The Islamic Consultative Assembly (Persian: مجلس شورای اسلامی‎, translit. Majles-e Showrā-ye Eslāmī), also called the Iranian Parliament, the Iranian Majlis (or Majles, مجلس), is the national legislative body of Iran. The Parliament currently has 290 representatives, changed from the previous 272 seats since the 18 February 2000 election. The most recent election took place on 26 February 2016 and the new parliament was opened on 28 May 2016.[2]


Imperial State of Iran

First Members of Parliament, 1906–1908

Before the Islamic Revolution, Majlis was also the name of the lower house of the Iranian Legislature from 1906 to 1979, the upper house being the Senate.

It was created by the Iran Constitution of 1906 and first convened on 7 October 1906 (Iranian Calendar: 1285-Mehr-13),[3] soon gaining power under the rule of the Shah Mohammad Reza Pahlavi. Noteworthy bills passed by the Parliament under the Pahlavi Dynasty include the Oil Nationalization Bill (15 March 1951) and the Family Protection Law (1967), which gave women many basic rights such as custody of children in the case of divorce.

Women were not allowed to vote or be elected to the Parliament until 1963, as part of reforms under the Shah's "White Revolution". The twenty-first National Consultative Assembly, which included female representatives, opened on 6 October 1963.

The last session of the Pre-Revolution Parliament was held on 7 February 1979 (18 Bahman 1357 AP[3]).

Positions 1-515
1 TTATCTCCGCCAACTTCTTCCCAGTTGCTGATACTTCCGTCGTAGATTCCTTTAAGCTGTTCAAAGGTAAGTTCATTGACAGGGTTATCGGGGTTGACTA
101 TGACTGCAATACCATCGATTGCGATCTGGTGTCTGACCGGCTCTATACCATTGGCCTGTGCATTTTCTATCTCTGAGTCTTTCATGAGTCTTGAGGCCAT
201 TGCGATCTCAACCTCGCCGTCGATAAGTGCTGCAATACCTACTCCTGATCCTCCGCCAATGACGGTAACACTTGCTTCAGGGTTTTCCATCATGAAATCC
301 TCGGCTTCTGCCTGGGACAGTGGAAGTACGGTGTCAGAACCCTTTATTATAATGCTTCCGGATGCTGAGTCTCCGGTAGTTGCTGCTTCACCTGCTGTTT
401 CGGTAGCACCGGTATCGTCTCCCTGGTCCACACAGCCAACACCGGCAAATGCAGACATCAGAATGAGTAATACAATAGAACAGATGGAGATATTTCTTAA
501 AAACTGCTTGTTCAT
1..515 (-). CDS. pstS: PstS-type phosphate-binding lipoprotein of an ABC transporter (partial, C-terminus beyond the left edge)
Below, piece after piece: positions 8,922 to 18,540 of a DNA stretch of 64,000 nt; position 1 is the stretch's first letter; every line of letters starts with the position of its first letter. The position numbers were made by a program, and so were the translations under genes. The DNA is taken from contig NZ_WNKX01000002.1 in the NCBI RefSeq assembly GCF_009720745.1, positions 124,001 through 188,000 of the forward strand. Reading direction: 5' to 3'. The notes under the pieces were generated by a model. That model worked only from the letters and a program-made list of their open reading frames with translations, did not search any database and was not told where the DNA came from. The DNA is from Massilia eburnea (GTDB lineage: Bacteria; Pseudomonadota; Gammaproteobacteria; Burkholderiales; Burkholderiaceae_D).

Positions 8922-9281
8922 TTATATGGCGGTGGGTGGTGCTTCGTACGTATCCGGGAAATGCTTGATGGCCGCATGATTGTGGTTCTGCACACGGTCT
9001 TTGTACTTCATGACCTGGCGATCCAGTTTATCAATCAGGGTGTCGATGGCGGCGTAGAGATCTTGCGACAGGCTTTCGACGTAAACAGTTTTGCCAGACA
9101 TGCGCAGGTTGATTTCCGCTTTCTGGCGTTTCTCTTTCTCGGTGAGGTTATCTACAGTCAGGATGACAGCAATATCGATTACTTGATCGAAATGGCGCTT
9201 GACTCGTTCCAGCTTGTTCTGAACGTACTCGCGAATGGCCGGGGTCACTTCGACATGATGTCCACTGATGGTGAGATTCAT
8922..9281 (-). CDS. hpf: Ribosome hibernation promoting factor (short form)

Islamic Republic

After the Iranian Revolution of 1979, the Senate of Iran was abolished and was effectively replaced by the Guardian Council thus the Iranian legislature remained bicameral. In the 1989 revision of the constitution, the National Consultative Assembly became the Islamic Consultative Assembly.

The Parliament of Iran has had six chairmen since the Iranian Revolution. Akbar Hashemi Rafsanjani was the first chairman, from 1980 to 1989. Then came Mehdi Karroubi (1989–1992), Ali Akbar Nategh-Nouri (1992–2000), Mehdi Karroubi (2000–2004), Gholam-Ali Haddad-Adel (2004–2008) and Ali Larijani since 2008.

Over its history the Parliament is said to have evolved from being "a debating chamber for notables," to "a club for the shah's placemen" during the Pahlavi era, to a body dominated by members of "the propertied middle class" under the Islamic Republic.[4][5]